Change of pace: Winter low tides combined with cold fronts can produce rewarding fishing. Winds 20-plus mph out of the northeast help create a low tide that empties out of Tampa Bay and exposes every nook and cranny that reds and trout want to hang out in. Every flat has a sandbar on the outer edge. This is the "highway" fish travel on extreme low tides.
What to look for: I drive my boat to the sandbar's edge and look for cuts that lead into the flat. .Outgoing tides form a channel that the water wants to flow off. I like to find that area and target it. Redfish and trout will use the same path to travel on and off the flat.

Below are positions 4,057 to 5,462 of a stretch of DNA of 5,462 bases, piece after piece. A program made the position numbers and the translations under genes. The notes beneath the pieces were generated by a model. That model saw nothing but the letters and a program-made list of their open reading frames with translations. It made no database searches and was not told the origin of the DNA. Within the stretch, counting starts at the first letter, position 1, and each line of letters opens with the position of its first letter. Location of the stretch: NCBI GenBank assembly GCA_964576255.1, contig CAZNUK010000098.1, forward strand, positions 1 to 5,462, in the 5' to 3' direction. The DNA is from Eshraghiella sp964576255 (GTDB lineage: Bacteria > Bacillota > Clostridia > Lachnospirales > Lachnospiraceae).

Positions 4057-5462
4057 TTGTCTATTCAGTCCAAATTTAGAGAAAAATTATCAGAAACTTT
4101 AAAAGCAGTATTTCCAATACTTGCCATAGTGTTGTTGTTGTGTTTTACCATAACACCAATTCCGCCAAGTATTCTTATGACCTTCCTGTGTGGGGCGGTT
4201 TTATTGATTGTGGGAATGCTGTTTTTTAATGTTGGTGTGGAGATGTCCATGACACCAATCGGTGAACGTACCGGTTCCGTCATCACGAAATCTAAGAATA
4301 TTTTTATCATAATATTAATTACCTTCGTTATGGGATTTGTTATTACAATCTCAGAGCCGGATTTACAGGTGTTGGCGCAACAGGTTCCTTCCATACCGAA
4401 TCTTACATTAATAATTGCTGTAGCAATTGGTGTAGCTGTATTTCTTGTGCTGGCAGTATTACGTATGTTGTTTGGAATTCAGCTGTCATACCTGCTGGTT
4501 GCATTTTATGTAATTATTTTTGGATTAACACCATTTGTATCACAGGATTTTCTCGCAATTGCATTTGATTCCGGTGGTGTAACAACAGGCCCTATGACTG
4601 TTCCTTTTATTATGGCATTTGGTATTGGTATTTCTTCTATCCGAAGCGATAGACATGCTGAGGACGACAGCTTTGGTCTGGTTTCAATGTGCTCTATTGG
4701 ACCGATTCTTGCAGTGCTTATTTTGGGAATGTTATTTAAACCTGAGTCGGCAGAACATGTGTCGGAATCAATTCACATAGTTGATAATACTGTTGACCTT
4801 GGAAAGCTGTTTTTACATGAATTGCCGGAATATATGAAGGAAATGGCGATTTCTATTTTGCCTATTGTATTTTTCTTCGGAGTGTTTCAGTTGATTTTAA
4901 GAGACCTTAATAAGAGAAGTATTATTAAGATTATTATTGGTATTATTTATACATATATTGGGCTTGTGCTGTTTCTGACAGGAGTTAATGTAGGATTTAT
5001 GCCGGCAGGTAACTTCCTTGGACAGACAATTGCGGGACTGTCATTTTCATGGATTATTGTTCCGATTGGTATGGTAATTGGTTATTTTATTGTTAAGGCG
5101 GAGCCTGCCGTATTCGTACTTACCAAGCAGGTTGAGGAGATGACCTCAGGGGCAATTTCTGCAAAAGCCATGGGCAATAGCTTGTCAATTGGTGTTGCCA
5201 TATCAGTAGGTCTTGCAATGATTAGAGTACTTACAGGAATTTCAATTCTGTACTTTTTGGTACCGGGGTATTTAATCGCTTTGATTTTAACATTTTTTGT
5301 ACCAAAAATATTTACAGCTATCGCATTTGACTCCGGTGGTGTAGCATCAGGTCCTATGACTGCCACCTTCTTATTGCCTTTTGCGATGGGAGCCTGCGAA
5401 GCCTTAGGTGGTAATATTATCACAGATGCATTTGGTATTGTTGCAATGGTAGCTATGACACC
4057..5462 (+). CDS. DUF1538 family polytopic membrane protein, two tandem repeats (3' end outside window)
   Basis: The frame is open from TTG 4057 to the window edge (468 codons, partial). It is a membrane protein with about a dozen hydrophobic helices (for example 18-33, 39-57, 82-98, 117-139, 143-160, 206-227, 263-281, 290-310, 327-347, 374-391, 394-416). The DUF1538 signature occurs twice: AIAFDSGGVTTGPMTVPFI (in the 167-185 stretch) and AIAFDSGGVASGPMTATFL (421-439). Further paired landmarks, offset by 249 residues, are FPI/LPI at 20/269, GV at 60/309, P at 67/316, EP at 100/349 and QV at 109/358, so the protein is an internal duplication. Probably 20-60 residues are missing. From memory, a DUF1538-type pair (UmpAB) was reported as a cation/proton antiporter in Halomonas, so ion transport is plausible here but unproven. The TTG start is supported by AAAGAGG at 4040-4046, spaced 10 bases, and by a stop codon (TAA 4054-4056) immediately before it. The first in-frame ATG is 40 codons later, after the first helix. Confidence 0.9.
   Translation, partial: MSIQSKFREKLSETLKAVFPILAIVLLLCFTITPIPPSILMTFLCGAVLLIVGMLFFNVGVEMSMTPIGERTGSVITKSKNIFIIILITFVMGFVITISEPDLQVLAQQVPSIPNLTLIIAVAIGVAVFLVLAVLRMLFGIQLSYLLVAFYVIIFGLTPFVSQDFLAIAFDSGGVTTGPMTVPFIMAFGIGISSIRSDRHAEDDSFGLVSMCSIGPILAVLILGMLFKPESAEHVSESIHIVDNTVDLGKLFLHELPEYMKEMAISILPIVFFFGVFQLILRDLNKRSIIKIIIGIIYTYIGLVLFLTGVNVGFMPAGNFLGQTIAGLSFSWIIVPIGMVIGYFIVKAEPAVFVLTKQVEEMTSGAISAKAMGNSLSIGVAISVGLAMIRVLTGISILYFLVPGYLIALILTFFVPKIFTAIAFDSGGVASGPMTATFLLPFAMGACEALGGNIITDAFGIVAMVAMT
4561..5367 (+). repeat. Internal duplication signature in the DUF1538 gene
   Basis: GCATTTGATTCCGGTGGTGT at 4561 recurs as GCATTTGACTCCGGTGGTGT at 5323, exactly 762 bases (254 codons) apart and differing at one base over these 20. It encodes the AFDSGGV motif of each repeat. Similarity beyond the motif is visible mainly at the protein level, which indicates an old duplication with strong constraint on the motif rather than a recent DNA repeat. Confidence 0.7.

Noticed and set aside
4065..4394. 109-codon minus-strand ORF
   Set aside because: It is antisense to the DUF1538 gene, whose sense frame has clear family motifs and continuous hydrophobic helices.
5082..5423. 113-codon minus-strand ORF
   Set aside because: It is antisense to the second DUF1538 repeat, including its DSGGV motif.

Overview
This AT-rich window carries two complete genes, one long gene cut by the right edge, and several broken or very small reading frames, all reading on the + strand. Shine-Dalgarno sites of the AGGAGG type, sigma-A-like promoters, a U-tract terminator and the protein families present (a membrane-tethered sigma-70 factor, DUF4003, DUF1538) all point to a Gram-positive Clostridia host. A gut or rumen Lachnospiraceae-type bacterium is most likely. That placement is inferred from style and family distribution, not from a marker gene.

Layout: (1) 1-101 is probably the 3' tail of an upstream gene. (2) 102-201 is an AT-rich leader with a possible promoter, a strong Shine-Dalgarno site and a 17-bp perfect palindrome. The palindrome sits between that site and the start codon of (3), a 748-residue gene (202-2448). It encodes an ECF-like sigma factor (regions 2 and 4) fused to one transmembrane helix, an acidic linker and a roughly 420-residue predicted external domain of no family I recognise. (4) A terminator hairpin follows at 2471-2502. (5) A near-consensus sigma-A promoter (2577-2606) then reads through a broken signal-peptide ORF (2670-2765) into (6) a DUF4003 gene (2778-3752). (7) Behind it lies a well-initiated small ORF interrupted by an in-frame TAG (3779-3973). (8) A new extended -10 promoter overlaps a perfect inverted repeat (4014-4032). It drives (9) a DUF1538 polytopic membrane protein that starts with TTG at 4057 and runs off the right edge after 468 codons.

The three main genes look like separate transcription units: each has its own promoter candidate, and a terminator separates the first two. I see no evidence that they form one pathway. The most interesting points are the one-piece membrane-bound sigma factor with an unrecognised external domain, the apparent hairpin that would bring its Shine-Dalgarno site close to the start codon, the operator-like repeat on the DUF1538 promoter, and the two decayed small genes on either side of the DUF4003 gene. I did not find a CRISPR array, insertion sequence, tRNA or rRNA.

Gear: The weather is usually cold. I wear neoprene waders, gloves, boots and belt. I use a 7-foot rod rigged with 10-pound test with 25-pound leader. Soft plastic baits on a red quarter-ounce jig head are my favorite. Crank baits and top-water plugs usually don't work because the water is so shallow. Any eel-type or grub plastic tail will. I throw the jig in the sandy areas and let it hit the bottom, creating a poof of sand that imitates a crab or shrimp.
Rob Gorta charters out of St. Petersburg and can be reached at captainrobgorta.com or (727) 647-7606.